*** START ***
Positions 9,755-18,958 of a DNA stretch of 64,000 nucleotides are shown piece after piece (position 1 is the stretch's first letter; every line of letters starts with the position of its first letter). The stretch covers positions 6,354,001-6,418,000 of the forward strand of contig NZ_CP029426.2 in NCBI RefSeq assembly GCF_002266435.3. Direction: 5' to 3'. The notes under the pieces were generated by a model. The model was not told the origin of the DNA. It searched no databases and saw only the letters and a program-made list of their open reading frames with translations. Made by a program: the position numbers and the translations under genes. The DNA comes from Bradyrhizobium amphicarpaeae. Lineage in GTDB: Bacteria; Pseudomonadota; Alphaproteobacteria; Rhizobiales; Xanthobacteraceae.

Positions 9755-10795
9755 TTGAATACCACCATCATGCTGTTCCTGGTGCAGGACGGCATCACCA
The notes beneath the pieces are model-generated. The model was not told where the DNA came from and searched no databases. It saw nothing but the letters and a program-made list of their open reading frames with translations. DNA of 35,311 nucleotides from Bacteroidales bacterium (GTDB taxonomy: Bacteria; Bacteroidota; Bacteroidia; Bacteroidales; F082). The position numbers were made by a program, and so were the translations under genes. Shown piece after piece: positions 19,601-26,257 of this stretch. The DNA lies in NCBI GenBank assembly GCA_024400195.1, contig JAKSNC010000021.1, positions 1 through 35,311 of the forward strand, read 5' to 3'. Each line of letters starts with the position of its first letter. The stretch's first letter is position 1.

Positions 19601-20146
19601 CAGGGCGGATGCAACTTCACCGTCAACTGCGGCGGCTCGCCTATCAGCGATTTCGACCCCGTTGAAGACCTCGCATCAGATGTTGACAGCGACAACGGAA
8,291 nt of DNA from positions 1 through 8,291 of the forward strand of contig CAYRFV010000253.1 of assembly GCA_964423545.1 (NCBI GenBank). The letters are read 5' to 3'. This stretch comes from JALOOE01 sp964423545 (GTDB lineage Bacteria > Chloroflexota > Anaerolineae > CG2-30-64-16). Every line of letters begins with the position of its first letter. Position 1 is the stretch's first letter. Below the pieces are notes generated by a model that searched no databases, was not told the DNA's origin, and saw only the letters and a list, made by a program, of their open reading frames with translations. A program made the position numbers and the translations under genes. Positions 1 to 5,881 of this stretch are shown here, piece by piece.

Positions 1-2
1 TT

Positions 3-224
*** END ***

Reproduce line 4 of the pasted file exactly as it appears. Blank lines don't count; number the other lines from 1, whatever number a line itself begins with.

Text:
The notes beneath the pieces are model-generated. The model was not told where the DNA came from and searched no databases. It saw nothing but the letters and a program-made list of their open reading frames with translations. DNA of 35,311 nucleotides from Bacteroidales bacterium (GTDB taxonomy: Bacteria; Bacteroidota; Bacteroidia; Bacteroidales; F082). The position numbers were made by a program, and so were the translations under genes. Shown piece after piece: positions 19,601-26,257 of this stretch. The DNA lies in NCBI GenBank assembly GCA_024400195.1, contig JAKSNC010000021.1, positions 1 through 35,311 of the forward strand, read 5' to 3'. Each line of letters starts with the position of its first letter. The stretch's first letter is position 1.